Heitkamp Bill to Stand up for Native Children Introduced in U.S. House
Washington, D.C. – Building on the strong support for her Commission on Native Children bill, U.S. Senator Heidi Heitkamp, a member of the Senate Committee on Indian Affairs, today announced that Republican Congressman Tom Cole from Oklahoma introduced her bill in the U.S. House of Representatives.
The Commission would address the challenges facing Native American children by examining issues – such as high poverty rates, unemployment, child abuse, domestic violence, substance abuse, and few economic opportunities – and making concrete recommendations to protect Native children and provide them with opportunities to excel and thrive. Last month, the Senate Committee on Indian Affairs overwhelmingly passed Heitkamp's bill, the final step before it advances to the full Senate. The bill now has 32 bipartisan cosponsors in the Senate.
“Congressman Cole has a strong history of working for Native families both as a Congressman and as a member of the Chickasaw Nation in Oklahoma. I greatly appreciate that he introduced my bill in the House of Representatives, and look forward to working with him to get it passed,” said Heitkamp. “While it has been heartbreaking to hear some of the stories and challenges facing Native children through my years of public service in North Dakota, I’m incredibly encouraged by the bipartisan progress we have made for this bill in the halls of Congress. We have an important responsibility to honor our commitments to Native children and my bill will help make that possible.”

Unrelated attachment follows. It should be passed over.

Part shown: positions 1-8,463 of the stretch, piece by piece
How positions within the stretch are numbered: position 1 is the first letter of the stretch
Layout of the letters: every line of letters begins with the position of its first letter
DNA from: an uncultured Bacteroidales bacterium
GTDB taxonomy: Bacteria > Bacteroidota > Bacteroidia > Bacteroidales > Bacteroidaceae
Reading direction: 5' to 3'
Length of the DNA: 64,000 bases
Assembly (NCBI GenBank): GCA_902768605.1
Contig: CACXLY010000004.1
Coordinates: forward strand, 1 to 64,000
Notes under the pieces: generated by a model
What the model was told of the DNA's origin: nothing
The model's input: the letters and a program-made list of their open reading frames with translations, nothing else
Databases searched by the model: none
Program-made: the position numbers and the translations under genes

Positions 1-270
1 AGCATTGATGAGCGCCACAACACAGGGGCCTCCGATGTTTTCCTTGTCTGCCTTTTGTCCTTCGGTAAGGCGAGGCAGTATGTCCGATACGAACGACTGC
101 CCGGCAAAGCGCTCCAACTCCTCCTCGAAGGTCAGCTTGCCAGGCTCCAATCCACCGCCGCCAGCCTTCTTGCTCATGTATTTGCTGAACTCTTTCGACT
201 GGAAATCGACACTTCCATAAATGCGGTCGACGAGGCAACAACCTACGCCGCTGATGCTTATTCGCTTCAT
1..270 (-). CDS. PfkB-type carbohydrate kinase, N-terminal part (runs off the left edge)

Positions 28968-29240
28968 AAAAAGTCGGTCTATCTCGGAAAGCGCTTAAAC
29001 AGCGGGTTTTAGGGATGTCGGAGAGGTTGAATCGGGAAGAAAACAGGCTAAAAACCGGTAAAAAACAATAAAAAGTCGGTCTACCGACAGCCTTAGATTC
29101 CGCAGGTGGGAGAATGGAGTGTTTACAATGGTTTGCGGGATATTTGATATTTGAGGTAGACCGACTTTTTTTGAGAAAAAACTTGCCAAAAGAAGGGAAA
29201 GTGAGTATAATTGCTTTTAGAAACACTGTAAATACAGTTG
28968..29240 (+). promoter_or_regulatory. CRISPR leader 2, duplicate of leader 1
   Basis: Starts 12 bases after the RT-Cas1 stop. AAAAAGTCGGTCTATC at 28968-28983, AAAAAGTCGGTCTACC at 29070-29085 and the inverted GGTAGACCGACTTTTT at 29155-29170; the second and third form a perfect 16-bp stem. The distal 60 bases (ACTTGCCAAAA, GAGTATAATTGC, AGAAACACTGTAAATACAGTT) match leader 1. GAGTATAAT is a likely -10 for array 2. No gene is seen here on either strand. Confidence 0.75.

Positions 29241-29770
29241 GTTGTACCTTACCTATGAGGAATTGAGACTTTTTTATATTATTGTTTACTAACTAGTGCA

"I am pleased to introduce the House-version of Senator Heidi Heitkamp’s bill that seeks to improve the livelihood of Native American children,” said Cole. “Through formation of a commission that studies the needs of our Native children and the current federal benefits received or lack thereof, I believe that this legislation can help the federal government keep its trust responsibility. Certainly, this legislation will help ensure that generations of Native children are given the opportunity to thrive.”
Since her time as North Dakota’s Attorney General in the 1990s, Heitkamp has worked to stand up for Native families and children. After introducing her Commission on Native Children bill in October 2013 with Republican Senator Lisa Murkowski from Alaska, Heitkamp has worked to build strong support for it. Heitkamp and Murkowski recently penned an op-ed about the importance of their bill to supporting Native children and the need to fulfill the federal government’s broken promises to Native kids and families.
The Senate bill’s 32 cosponsors include conservative, moderate, and liberal Senators looking to stand up for Native children and make sure they have every opportunity to succeed. Heitkamp’s bill also has the strong support of all five tribes in North Dakota and many national Native American organizations.
Heitkamp’s Alyce Spotted Bear and Walter Soboleff Commission on Native Children would conduct a comprehensive study on the programs, grants, and supports available for Native children, both at government agencies and on the ground in Native communities, with the goal of developing a sustainable system that delivers wrap-around services to Native children. Then, the 11 member Commission would issue a report to address a series of challenges currently facing Native children. A Native Children Subcommittee would also provide advice to the Commission. The Commission’s report would address how to achieve better use of existing resources, increased coordination, measurable outcomes, stronger data, stronger private sector partnerships, and implementation of best practices.